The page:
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10 great winter binocular sights

All you need besides a clear, dark sky to see some fantastic seasonal sky treats are your binoculars.
Open cluster NGC 2244
Open cluster NGC 2244, the bright star group at the center of the Rosette Nebula, is easy to see through binoculars. Seeing even a trace of the nebula, however, requires a moonless night, steady air, and binoculars with front lenses of at least 70 millimeters.
Richard McCoy

Oh, the weather outside may be frightful and the fire inside delightful, but if it's clear, amateurs worldwide head out to enjoy the winter sky. Setting up a telescope at this time of year may leave you cold, but that's the beauty of binoculars. Pull them out of their case, and you're ready to go.

And there's plenty to look at. For this article, I've picked 10 of my favorites. You may already know some of them, but I bet others will be brand new to you.

Start by swinging your binoculars toward Orion the Hunter's tiny triangular head. The triangle's top star, Meissa (Lambda [λ] Orionis), along with several surrounding suns within about 1°, belong to the open cluster Collinder 69. This group contains some 20 stars ranging in brightness from 5th to 9th magnitude.

Our second target is the little-known cluster Collinder 65. It lies north of Orion's head and spills into adjacent Taurus. The magnitude 3.0 cluster has ill-defined boundaries, but by adding in a few non-cluster stars to its north and east, you might be able to imagine a spear that Orion is about to heave at Taurus. Measuring about 8° tip to tip, "Orion's Spear" fills out the frame of 7x binoculars well.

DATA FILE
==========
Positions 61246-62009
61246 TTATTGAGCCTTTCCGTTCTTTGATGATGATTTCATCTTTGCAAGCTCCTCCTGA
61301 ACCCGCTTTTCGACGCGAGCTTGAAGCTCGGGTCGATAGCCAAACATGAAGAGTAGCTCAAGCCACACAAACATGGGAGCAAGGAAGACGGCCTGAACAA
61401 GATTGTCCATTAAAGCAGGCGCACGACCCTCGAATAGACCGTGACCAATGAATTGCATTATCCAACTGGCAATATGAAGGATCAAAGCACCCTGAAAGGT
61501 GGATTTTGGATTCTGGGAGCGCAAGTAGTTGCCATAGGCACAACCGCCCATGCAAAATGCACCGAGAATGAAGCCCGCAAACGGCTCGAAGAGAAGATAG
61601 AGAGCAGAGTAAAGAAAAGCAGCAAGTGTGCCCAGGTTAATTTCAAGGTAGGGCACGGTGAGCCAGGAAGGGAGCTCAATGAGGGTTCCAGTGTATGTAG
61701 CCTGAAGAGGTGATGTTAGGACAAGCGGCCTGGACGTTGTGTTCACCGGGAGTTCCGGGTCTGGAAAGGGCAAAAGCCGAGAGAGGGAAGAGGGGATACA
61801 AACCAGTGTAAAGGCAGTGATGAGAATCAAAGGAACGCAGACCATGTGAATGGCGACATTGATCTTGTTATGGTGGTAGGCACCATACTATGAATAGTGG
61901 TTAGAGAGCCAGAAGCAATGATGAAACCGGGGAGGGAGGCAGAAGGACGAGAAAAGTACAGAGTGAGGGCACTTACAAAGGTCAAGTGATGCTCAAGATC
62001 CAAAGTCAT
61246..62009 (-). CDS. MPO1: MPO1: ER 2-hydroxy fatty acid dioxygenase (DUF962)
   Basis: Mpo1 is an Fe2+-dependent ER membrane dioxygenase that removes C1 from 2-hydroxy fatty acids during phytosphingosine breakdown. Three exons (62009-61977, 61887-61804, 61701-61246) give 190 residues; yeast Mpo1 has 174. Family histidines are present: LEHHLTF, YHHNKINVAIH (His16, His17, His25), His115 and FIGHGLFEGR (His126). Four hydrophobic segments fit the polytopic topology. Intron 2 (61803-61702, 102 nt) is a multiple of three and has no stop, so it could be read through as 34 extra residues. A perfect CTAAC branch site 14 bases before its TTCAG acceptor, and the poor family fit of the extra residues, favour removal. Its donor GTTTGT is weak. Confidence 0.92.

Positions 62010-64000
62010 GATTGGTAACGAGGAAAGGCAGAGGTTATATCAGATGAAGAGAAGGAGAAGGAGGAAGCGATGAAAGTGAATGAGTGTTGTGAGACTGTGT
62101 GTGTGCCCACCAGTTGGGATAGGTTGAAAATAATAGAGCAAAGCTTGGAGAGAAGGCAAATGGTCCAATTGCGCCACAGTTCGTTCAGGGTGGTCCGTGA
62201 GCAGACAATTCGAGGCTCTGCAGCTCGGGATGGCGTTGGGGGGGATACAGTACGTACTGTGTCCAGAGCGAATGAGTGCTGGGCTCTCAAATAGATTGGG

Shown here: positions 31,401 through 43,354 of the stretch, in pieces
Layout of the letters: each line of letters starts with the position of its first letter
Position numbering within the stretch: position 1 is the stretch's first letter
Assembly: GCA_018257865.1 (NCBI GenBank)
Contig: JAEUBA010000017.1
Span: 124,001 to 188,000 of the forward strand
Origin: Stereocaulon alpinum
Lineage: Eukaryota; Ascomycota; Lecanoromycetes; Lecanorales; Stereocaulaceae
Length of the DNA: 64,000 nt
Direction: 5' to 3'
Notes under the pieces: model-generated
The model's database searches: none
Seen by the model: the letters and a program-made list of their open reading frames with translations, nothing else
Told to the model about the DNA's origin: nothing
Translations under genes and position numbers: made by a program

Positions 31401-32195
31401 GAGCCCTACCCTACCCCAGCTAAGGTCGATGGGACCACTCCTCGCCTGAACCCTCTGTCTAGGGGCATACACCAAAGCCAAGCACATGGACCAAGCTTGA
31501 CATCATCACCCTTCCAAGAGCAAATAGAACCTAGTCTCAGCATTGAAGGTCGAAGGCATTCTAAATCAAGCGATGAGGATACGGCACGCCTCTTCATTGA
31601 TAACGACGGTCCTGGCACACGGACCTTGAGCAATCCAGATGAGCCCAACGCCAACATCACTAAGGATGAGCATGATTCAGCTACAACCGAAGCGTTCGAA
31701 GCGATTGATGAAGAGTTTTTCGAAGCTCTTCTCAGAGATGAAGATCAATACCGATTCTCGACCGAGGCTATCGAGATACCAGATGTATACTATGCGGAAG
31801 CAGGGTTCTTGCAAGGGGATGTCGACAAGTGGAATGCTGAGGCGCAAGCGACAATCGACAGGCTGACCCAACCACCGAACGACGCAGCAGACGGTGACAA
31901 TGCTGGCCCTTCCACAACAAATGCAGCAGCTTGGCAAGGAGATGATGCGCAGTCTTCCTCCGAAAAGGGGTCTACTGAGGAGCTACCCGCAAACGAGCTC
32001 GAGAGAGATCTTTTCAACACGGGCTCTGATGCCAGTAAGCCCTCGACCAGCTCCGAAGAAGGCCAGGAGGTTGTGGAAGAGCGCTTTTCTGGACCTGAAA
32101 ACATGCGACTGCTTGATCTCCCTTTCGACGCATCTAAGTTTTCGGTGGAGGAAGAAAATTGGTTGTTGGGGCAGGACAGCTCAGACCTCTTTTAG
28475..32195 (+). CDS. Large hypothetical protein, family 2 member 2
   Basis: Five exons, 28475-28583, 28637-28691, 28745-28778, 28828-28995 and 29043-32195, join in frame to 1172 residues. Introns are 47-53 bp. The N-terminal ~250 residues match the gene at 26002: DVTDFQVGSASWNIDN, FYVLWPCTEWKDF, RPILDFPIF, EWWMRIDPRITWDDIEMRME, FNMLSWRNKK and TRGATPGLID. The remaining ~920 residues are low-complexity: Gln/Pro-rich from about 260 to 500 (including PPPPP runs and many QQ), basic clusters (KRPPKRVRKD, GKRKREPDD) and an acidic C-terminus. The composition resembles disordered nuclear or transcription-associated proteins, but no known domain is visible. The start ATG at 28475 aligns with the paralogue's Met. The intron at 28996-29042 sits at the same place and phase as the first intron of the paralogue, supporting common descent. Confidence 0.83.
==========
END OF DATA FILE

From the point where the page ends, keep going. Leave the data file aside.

The Pirate Moon Cluster (NGC 1647)
The Pirate Moon Cluster (NGC 1647) shines at magnitude 6.4 in Taurus. It sits within the same binocular field of view that takes in the Hyades.
Anthony Ayiomamitis

The Pirate Moon Cluster, also known as NGC 1647, is easy to find about half a binocular field (3°) northeast of the Hyades star cluster, the V-shaped group that, along with Aldebaran (Alpha [α] Tauri), makes up the Bull's face. At first glance, this magnitude 6.4 object may seem like just a faint blur. But, with patience, you should make out at least a half-dozen dim points of light. Those are the brightest of more than 200 suns that call NGC 1647 home. Overall, the cluster looks diamond-shaped.

Stay in Taurus for NGC 1746, a large, loose open cluster that lies about halfway between Aldebaran and the tip of one of the Bull's horns, Elnath (Beta [β] Tauri). NGC 1746 lies 6° northeast of NGC 1647, so through 7x50 binoculars, both will fit into the same field of view. NGC 1746 lacks the mistiness of its neighbor. Instead, look for about eight to 10 stars shining between magnitudes 5 and 9.

NGC 2244, one of the brightest non-Messier clusters in the sky, lies about a third of the way from Betelgeuse (Alpha Orionis) to Procyon (Alpha Canis Minoris). Its distinctive shape, formed by a half-dozen 6th- and 7th-magnitude stars set in a tiny rectangular pattern, is easy to spot. The brightest of the bunch, 12 Monocerotis, may look subtly yellow, while the rest are either white or slightly bluish.

If you're viewing from a dark site, you just might notice a faint haze surrounding NGC 2244. That's the dim glow of the Rosette Nebula (NGC 2237–9), a huge wreath-shaped cloud of ionized hydrogen that engulfs the star cluster.

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